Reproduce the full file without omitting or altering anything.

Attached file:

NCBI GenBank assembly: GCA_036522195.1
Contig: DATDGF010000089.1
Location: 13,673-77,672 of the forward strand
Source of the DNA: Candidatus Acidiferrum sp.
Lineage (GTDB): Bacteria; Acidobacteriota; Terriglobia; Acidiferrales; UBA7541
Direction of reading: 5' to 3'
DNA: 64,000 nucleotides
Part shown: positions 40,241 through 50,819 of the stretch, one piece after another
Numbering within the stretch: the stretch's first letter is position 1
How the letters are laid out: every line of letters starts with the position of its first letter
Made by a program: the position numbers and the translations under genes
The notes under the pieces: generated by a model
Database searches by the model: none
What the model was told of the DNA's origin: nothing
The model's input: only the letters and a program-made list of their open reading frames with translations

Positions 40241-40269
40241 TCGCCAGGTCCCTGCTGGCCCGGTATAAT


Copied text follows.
NCBI GenBank assembly: GCA_036522195.1
Contig: DATDGF010000089.1
Location: 13,673-77,672 of the forward strand
Source of the DNA: Candidatus Acidiferrum sp.
Lineage (GTDB): Bacteria; Acidobacteriota; Terriglobia; Acidiferrales; UBA7541
Direction of reading: 5' to 3'
DNA: 64,000 nucleotides
Part shown: positions 40,241 through 50,819 of the stretch, one piece after another
Numbering within the stretch: the stretch's first letter is position 1
How the letters are laid out: every line of letters starts with the position of its first letter
Made by a program: the position numbers and the translations under genes
The notes under the pieces: generated by a model
Database searches by the model: none
What the model was told of the DNA's origin: nothing
The model's input: only the letters and a program-made list of their open reading frames with translations

Positions 40241-40269
40241 TCGCCAGGTCCCTGCTGGCCCGGTATAAT